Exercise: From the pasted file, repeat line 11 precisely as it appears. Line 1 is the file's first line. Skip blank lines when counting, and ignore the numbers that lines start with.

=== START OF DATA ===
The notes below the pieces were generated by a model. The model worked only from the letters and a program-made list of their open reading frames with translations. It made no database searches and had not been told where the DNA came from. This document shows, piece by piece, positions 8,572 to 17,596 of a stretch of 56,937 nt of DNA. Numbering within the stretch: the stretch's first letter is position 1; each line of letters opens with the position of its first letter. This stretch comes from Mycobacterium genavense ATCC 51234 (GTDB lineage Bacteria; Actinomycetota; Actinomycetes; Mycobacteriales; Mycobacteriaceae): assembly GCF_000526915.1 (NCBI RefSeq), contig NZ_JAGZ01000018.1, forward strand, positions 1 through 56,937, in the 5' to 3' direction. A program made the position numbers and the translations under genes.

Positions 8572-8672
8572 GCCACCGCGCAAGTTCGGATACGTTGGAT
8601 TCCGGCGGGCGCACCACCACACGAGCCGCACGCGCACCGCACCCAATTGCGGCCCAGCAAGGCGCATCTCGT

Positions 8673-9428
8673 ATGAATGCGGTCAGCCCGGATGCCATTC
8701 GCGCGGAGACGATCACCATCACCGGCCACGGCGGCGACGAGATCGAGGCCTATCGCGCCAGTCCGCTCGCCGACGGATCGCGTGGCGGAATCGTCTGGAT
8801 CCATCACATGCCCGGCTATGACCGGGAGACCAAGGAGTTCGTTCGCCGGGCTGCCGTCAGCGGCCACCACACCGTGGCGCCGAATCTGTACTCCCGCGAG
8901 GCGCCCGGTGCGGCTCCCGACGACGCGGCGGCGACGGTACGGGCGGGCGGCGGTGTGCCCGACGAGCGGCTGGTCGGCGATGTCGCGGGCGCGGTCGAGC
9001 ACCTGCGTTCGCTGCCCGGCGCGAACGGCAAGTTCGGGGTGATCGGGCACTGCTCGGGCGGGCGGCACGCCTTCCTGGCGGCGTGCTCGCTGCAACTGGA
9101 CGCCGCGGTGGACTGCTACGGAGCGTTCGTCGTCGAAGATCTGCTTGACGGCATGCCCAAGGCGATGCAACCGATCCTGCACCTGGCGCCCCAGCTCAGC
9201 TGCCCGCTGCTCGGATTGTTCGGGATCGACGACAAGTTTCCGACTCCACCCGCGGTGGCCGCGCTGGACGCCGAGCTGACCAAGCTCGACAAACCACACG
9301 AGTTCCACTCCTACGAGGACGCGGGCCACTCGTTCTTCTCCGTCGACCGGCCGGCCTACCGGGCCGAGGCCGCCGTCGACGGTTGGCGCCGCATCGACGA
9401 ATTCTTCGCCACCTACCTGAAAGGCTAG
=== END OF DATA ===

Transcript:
9101 CGCCGCGGTGGACTGCTACGGAGCGTTCGTCGTCGAAGATCTGCTTGACGGCATGCCCAAGGCGATGCAACCGATCCTGCACCTGGCGCCCCAGCTCAGC